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FOR IMMEDIATE RELEASE
July 18, 2005

 

Contact: Karen Hershey
Alescia Marie Teel
(609) 984-1795

 

CLEAN AIR COUNCIL REPORT CALLS FOR ACTION ON HARMFUL AIR POLLUTION IMPACTING PUBLIC HEALTH AND THE ECONOMY

(05/100) TRENTON -- The New Jersey Department of Environmental Protection (DEP) announced that the Clean Air Council issued its annual report recommending actions to improve air quality in New Jersey. The report indicates that unfiltered diesel exhaust is a significant source of harmful air pollution adversely impacting the health of residents and increasing health care costs.

In its report, the Council highlights that diesel-powered engines, such as those found in trucks and school buses, are responsible for a significant amount of the particulate air pollution in New Jersey, especially in areas of high traffic and large populations such as urban areas. DEP supports legislation passed last month, which requires the use of air pollution control technology to reduce particulate emissions from school buses, transit, buses, garbage trucks as well as publicly owned on-road and non-road vehicles.

"This report validates the economic and public health importance of our initiative to reduce soot emission," said DEP Commissioner Bradley M. Campbell. "All New Jersey residents will play a role on this issue when our soot reduction initiative is presented to voters as a public question."

The adverse health effects caused by air pollution continues to be disproportionately higher in communities of color and low-income communities. These communities are often located in urban centers that experience higher levels of pollution because of proximity to traffic and point source pollution such as smokestacks.

"The Clean Air Council is dedicated to improving air quality for all New Jersey's residents, while ensuring a healthy legacy for generations to come," said Leonard Bielory, M.D., Public Hearing Chairman of the Clean Air Council. "The link between poor air quality and the increased risk of developing respiratory diseases, such as asthma, is a significant public health concern. By further reducing harmful air pollution we can improve the health of New Jersey residents, as well as reduce health care costs and alleviate the financial burden that air pollution places on businesses and the State."

The Council notes that scientific research over the past 30 years indicates a direct link between poor air quality and increased incidence of asthma attacks, heart attacks, and premature deaths. The health care costs associated with treating conditions caused or aggravated by air pollution are high because of the loss of productivity with time away from school and work and the high number of emergency room visits. In New Jersey, more than two million people under the age of 65 are without insurance, and rely on hospitals as the only source of medical care. The use of the state's hospitals as primary care facilities burdens taxpayers and increases overall state costs.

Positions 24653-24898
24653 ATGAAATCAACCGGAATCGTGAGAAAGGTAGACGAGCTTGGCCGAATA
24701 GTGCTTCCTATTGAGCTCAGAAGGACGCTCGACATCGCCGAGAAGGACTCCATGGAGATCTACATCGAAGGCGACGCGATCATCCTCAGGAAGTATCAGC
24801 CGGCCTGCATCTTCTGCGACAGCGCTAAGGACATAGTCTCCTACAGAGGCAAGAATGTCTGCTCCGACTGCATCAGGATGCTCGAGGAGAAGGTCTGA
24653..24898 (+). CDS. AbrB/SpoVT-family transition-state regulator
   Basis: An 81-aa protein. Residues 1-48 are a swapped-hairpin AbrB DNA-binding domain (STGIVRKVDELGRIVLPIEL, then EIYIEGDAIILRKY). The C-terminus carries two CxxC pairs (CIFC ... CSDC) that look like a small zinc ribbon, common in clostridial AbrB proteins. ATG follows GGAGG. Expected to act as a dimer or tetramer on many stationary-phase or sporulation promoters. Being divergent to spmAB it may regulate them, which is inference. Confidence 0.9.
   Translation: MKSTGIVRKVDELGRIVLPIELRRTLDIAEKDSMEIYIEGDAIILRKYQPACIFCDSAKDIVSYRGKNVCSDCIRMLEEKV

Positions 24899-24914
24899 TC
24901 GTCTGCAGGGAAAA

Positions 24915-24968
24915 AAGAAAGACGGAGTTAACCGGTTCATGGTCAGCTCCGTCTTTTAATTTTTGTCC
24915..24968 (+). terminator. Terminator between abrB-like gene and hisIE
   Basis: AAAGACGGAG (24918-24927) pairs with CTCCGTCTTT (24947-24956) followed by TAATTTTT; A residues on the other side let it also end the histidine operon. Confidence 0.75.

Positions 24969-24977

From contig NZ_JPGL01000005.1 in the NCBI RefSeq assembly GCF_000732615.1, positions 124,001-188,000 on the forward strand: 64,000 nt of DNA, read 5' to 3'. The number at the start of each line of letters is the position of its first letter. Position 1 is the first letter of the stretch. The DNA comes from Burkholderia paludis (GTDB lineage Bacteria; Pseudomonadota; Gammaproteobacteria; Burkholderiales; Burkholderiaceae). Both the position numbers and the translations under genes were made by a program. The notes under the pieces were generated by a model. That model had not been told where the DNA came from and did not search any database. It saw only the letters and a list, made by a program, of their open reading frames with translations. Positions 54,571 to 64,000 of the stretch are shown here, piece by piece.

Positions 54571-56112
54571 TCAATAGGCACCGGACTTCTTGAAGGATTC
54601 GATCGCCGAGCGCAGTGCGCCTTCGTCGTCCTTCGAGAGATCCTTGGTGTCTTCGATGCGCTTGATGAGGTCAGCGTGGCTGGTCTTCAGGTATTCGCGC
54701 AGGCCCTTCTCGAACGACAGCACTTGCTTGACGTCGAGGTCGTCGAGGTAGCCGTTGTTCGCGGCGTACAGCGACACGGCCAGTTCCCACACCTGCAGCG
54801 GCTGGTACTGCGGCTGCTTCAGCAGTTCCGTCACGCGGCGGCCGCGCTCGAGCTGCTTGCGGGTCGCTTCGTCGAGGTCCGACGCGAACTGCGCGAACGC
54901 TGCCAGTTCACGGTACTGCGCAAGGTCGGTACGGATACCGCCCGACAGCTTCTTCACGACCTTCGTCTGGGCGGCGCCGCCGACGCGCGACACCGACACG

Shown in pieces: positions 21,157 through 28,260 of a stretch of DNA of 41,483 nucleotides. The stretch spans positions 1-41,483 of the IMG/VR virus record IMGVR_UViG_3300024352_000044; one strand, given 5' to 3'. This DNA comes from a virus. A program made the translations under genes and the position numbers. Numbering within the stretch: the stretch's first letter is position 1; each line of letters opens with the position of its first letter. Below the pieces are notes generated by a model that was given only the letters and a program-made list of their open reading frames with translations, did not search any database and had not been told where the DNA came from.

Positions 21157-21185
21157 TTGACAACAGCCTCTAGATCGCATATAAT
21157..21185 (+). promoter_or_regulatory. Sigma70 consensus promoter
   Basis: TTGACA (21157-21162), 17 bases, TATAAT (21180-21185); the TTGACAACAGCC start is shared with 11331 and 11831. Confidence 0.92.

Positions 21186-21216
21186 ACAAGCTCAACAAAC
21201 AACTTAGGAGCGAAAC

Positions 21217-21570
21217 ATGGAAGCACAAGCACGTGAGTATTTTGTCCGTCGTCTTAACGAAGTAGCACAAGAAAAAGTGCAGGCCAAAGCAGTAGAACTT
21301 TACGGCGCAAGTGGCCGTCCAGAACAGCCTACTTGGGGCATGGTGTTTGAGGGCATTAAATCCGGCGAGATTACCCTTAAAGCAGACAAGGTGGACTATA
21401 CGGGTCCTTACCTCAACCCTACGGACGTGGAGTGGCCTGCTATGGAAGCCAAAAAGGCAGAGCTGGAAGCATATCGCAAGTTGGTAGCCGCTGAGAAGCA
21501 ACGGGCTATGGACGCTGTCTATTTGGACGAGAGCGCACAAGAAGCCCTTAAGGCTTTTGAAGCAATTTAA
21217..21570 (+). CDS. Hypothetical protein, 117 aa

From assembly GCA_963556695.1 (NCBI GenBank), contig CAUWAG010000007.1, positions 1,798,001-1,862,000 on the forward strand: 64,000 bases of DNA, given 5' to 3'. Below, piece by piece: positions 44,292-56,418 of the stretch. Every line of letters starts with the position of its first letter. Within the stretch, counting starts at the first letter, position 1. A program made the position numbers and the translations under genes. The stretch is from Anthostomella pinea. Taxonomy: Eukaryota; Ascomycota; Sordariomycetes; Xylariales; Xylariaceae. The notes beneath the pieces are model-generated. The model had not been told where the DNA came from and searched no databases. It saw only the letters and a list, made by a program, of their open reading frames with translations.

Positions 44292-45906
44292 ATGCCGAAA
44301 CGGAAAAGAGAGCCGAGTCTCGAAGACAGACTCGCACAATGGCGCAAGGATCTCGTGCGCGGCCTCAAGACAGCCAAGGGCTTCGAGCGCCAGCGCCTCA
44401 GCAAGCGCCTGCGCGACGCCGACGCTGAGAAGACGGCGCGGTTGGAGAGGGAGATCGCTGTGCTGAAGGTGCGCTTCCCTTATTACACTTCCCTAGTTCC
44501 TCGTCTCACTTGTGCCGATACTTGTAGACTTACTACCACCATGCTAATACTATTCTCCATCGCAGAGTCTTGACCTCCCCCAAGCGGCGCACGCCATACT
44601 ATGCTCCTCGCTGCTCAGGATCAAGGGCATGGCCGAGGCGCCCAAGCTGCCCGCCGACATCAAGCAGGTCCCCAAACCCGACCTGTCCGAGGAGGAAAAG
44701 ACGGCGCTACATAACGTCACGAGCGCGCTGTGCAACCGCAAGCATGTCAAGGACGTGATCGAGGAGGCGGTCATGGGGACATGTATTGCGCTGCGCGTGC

Among the many recommendations offered by the Council, the report urges the State to increase its public outreach efforts to alert residents and visitors about the harmful effects of air pollution. Specifically, the Council is encouraging DEP to join with the New Jersey Department of Health and Senior Services (DHSS), and the University of Medicine and Dentistry of New Jersey (UMDNJ) to expand existing pollen and mold "Health Alerts" to include ozone and a pollution index developed by DEP.

The Council is also urging DHSS to support regulation to limit smoking in all public facilities to protect the health and welfare of New Jersey's residents, tourists and workers.

"There would be an immediate impact with lasting benefits for all New Jerseyans if the legislature were to pass a ban on smoking in public places and the workplace," said Dr. Eddy Bresnitz, Deputy Commissioner and State Epidemiologist of the New Jersey Department of Health and Senior Services. "The implementation of the Council's recommendations would improve the overall health of the public."

Consistent with the recommendations of the Council, DEP is increasing public awareness efforts through outreach and education, as well as regulation and enforcement initiatives to address diesel emissions caused by idling vehicles. A collaborative effort between DEP, NJDHSS, and UMDNJ is underway to expand the scope of the state's "Health Alerts."

The Clean Air Council, created in 1954, is comprised of representatives from public, private and non-profit groups who serve in an advisory capacity to the DEP regarding air matters.

For additional information and the Council's report, visit www.state.nj.us/dep/cleanair

 

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Last Updated: July 18, 2005